To my avid readers:
Many of you made it known that you were anxiously awaiting a follow-up post to Going off the Grid Attempt #2. Well, here she be.
I’m not sure what you’re expecting. I suppose by the sound of my previous post about a 5-day adventure to to the Boundary Waters, you’d think I would have come back a new woman. Let me start by saying I was sore for several days and was definitely relieved to return. I don’t have rave reviews, nor do I have nightmare stories, but there were definite good and bad parts of the haul.
The trip was kind of bipolar, to say the least, there really wasn’t much middle ground. Let me take that back. There was a LOT of middle ground. All of which we had to paddle and portage, which was definitely the one of the worst parts of
the trip. But before I break down the good and bad, let me first explain the dynamics of the campers.
Camper #2: Robert Stoneburner, my dad. Hated camping as a kid. Had never previously gone camping voluntarily. Packed his stuff in four separate bags and brought a straw hat large enough to provide shade for the entire campsite.
Camper #3: Lynn Mesteth, my sister. Wanted nothing to do with camping. Ever. Only went to please her husband. Packed her favorite shoes.
Camper #4: Robert Mesteth, my brother-in-law. Leader of the pack. So excited about camping that he couldn’t sleep for days prior to the trip or concentrate on anything other than camping.
Camper #5: Laura Stoneburner, me. History of bad camp outings. Hates bugs more than she is able to articulate. Made certain the group had enough toilet paper and fruit and vegetables.
Anyway, I’ll start with the bad.
1.) I confirmed that still don’t enjoy camping and the puzzle is yet to be solved for how anyone can find it “fun.”
This was NOT a vacation. It was a lot of work. It was frustrating. It was tiring. The general concept: portage and canoe all your stuff (that you regret packing) to a dirty site where the bugs flow like beer at a college party. Unpack, boil drinking water, eat food stirred with a stick found on the ground that you and a hundred other people peed on. Then paddle more, then hike more, then pack and unpack. Throughout all this, apply and re-apply sunscreen and bug spray until the film on your skin is so substantial that it makes jumping into a cold lake sound like a treat. Pray no bears or skunks discover you as you curl up for sleep on a lumpy ground. Then, wake up and do it all again the next day.
It’s truly exhausting. It wasn’t my typical vacation, which usually includes more showers, wine and shopping and fewer basic survival skills.
2.) My fear of bugs was really a trouble. I’ve never felt so paranoid in my life.
“Is there something on my back?”
“Okay. How about now?”
I even ripped off my pants in front of Camper #1 because there was a bug biting my leg. I stood in my skivvies in front of my fellow campers and stared at my pants on the ground to discover it was ”just” a horse fly.
3.) Returning to “real life” was a rough transition. I got so used to peeing wherever, whenever, that it was tough to resist dropping my pants and taking a leak in the middle of town when we returned to civilization.
And for the good?
1.) We had great weather the entire time. In fact, the night after our departure, emergency calls were made for several campers who were injured due to falling trees during a bad storm, so I wasn’t so pre-occupied with scratching my mosquito bites that I failed to appreciate what we were blessed with.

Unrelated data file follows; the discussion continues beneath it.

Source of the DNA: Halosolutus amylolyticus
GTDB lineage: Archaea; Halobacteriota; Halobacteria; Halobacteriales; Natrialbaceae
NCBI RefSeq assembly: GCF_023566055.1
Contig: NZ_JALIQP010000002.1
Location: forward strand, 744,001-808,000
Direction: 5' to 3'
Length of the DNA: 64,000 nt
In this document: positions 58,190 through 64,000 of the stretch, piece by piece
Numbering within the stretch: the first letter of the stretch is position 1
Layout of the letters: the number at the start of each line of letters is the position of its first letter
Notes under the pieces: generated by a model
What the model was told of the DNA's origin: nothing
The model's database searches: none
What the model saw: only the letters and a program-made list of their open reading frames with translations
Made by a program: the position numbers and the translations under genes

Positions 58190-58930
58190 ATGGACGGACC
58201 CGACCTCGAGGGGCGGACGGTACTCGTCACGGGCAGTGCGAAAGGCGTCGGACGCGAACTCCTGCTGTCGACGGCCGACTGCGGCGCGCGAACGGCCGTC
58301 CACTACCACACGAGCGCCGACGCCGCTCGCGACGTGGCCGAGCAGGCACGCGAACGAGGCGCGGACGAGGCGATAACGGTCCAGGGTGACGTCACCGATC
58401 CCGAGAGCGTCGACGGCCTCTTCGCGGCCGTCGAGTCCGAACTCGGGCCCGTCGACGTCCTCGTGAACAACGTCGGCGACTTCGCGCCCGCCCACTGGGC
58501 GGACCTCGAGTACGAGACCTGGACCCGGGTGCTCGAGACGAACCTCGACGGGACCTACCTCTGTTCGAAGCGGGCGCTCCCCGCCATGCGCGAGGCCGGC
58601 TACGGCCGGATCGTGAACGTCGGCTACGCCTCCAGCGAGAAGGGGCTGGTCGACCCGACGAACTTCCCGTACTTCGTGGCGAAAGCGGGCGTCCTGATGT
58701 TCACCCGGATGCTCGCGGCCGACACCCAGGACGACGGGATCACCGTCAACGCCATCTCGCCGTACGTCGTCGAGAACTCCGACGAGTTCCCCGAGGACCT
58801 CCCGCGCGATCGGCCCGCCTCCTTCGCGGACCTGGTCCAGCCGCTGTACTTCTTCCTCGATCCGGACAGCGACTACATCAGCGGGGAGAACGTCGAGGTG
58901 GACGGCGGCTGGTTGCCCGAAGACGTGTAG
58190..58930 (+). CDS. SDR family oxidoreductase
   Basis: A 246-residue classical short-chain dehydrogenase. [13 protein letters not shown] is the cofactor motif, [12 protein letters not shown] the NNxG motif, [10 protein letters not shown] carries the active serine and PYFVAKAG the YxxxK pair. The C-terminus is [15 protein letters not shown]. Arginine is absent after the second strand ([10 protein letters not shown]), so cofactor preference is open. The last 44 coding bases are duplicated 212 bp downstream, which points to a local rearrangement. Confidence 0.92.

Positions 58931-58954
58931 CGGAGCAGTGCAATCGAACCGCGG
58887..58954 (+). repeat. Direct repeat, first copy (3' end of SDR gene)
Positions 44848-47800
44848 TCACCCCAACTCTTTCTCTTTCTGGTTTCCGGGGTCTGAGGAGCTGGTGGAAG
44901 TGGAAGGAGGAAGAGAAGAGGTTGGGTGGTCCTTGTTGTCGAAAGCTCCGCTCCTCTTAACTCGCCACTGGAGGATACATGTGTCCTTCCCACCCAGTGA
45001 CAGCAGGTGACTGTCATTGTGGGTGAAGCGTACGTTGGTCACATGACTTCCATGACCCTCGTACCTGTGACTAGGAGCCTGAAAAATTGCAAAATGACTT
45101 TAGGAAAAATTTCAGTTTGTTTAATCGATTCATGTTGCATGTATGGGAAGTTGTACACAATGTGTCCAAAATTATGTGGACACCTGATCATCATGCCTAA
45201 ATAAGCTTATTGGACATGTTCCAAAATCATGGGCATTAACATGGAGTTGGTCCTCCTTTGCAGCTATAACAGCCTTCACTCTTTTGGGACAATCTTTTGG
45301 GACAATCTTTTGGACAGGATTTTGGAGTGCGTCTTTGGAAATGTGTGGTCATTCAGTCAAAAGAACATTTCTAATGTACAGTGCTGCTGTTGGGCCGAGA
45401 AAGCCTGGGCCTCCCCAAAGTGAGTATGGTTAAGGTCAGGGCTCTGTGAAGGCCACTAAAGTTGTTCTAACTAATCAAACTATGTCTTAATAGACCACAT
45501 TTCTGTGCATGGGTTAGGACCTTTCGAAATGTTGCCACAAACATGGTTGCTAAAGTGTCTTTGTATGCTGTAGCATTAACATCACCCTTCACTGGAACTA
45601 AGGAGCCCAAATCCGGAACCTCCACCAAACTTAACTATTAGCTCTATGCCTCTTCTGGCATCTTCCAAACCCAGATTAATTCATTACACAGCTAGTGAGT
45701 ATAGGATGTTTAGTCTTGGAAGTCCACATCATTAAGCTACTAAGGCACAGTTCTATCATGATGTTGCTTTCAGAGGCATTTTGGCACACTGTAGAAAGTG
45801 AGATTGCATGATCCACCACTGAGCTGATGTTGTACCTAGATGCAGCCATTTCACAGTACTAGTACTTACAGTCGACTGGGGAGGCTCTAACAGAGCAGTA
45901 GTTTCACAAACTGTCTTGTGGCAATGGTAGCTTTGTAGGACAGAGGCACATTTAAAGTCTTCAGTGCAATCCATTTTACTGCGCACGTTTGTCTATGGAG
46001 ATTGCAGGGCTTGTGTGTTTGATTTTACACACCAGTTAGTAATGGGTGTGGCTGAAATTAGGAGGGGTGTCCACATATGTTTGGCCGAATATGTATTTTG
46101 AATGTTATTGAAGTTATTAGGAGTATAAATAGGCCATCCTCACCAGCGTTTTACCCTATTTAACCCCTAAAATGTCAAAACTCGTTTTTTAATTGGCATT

2.) Family time. As I grow older, time together seems more and more sparse and I’ve learned to appreciate it to a whole new level. Sharing camping stories and working together to set up and tear down camp was the perfect time to throw jabs at each other (literally and figuratively), talk about the latest happenings in life and visit about future plans. All without being interrupted by a phone call, email, text message, Facebook invite…
3.) Fishing. As explained in the previous article, I hadn’t fished for at least a decade – maybe two. On this trip, fishing served three purposes, which in itself was a hit, as I love multitasking. First, fishing meant dinner not from a box. Second, fishing meant time away from bugs. A HUGE bonus. And third, it was top-shelf entertainment for the trip. I did discover fishing is a passion of mine. It only “hid” from my life since I was 10. In fact, I’ve had a tough time getting my mind off of fishing. I even dream about it. I am happy to have rediscovered the hobby. So is Fleet Farm.
4.) I crossed item #16, “learn to fillet a fish” off the bucket list. Sadly not with a fish I caught. Rather, I was robbed a handful of times by near
catches, but my line snapped and now I need to replenish my brother-in-law’s tackle box. Along with this “first,” I learned how to chop wood, which I watched my dad and brothers do growing up but never tried out of fear of splitting my entire leg in half. I also tried Ramen for the first time, which was surprisingly very good.
5.) Returning home and having a new appreciation for everything – even the basics like chairs, a table and cold water. I love my bed more than ever and have newfound respect for Fargo’s water treatment facility, plumbing and the bug free zone I call my home. It’s all truly wonderful.
So. Would I go again? No, probably not. Am I glad I went? Yes, I am. So where does that leave me? Floating somewhere in the middle, fishing rod in one hand, beer in the other, enjoying life for the day. Then returning home to a shower and my bed at night. Compromise. It’s all about compromise.
Here’s to another adventure!
Shootin’ the Wit is a sporadic blog about everyday life that should never, ever be taken too seriously.